Impurity in Cats – What Causes It?

When the cat leaves puddles in the house, the guesswork often begins: What is the cause of the sudden uncleanness?

Risk factors: Not scientifically clarified

Impurity (perineurial) in domestic cats is often difficult to manage. On the one hand, several risk factors have been postulated, on the other hand, the importance of individual factors is often difficult to assess in a specific case. In addition, the therapy-relevant distinction between marking and urination is not always trivial. An online survey of pet owners shows the complexity of the topic.

Problems with marking and urination are common

About half of the 245 evaluated questionnaires reported unclean cats, about a third with “marking” and two-thirds with “urinating”. In these groups, the presence of 41 potential risk factors and 15 differentiators for marking/urination were assessed statistically.


The most prominent risk factors for impurity were:

  • age (marking cats were older than the other two groups),
  • many cats in the household (more marking/urinating),
  • unlimited clearance and cat flaps (more marking),
  • General clearance (less urination),
  • defecation outside the litter box (more urination),
  • strong dependence on the pet owner (less urination) and
  • a relaxed nature of the cat (less marking).

The best way to differentiate between marking and urinating was by using the characteristics “posture when urinating” and “burrowing”; the choice of surface (horizontal/vertical) and the amount of urine passed were somewhat less meaningful.


The presence of a single risk factor was generally not a reliable indicator for the diagnosis. The overall social environment of the cat appeared to be more important.

This includes a combination of the number of cats in the household, the cat’s bond with the pet owner, and the nature of the cat. But the presence of a cat flap can also have a significant impact on the social environment. The physical conditions in the environment, on the other hand, played a subordinate role.

Frequently Asked Question

Why do cats suddenly become unclean?

In principle, uncleanliness can be triggered by changes, for example, a move. New members of the household, either through the birth of a child or the arrival of a new partner, can mean that the cat feels compelled to mark its territory.

Why does my cat pee on everything on the floor?

Cats are very clean and don’t want to do their business in a dirty place. So it’s possible that your kitty doesn’t find her litter box clean enough and prefers to pee on things that are on the floor.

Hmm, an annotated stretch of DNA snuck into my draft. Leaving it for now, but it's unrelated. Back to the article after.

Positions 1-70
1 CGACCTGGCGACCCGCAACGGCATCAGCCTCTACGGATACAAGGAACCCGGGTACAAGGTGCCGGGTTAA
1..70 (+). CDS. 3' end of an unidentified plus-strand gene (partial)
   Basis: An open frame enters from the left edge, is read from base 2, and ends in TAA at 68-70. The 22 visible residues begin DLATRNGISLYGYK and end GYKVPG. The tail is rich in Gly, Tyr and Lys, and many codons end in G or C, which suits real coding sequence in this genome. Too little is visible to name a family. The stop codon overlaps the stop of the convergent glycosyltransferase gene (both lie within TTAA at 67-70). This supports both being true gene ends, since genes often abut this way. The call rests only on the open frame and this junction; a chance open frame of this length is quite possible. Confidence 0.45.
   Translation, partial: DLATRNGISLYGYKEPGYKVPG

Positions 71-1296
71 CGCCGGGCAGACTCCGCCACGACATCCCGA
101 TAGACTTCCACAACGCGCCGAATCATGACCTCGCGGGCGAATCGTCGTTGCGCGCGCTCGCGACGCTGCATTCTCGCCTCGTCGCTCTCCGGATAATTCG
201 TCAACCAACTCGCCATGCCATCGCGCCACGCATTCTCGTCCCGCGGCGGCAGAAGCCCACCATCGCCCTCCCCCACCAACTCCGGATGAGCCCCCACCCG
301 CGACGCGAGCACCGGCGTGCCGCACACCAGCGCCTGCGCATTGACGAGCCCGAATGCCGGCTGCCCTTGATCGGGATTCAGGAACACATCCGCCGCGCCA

Why does my cat stink from the anus?

Every cat has what are called anal glands in the rectum, which are usually emptied when your cat pooes. If these anal glands become inflamed, they may leak and give off a very intense and unpleasant smell.

Why does my cat run around the apartment at night?

The reason for the cat’s behavior is very simple: it has too much energy! Cats are known to spend two-thirds of the day sleeping – that’s a good place to gather strength. Excess energy is then drained off instinctively.

Why does my cat follow me everywhere?

Cats that follow their human everywhere often beg for their attention. They run in front of your legs, roam around your human and charm him with cooing and soft meowing. The cat often shows this behavior to signal that it is hungry.

What smell do cats dislike?

Cats don’t like the smell of citrus fruits, rue, lavender, vinegar, and onions. They also dislike naphthalene, paprika, cinnamon, and the smell of a dirty litter box.

What is protest peeing in cats?

So-called protest peeing is just a myth. For cats, feces and urine is nothing negative and also not disgusting. For them, it serves as a means of communication. In the wild, boundaries are marked by the release of feces and urine.

What to do if cats pee in protest?

Rustling foil, newspaper, or bubble wrap can be uncomfortable for the cat so it avoids the laid-out areas in the future. If the cat can also be caught red-handed, it should be startled while urinating. This succeeds either with a loud call or by clapping your hands.

Mary Allen

Written by Mary Allen

Hello, I'm Mary! I've cared for many pet species including dogs, cats, guinea pigs, fish, and bearded dragons. I also have ten pets of my own currently. I've written many topics in this space including how-tos, informational articles, care guides, breed guides, and more.

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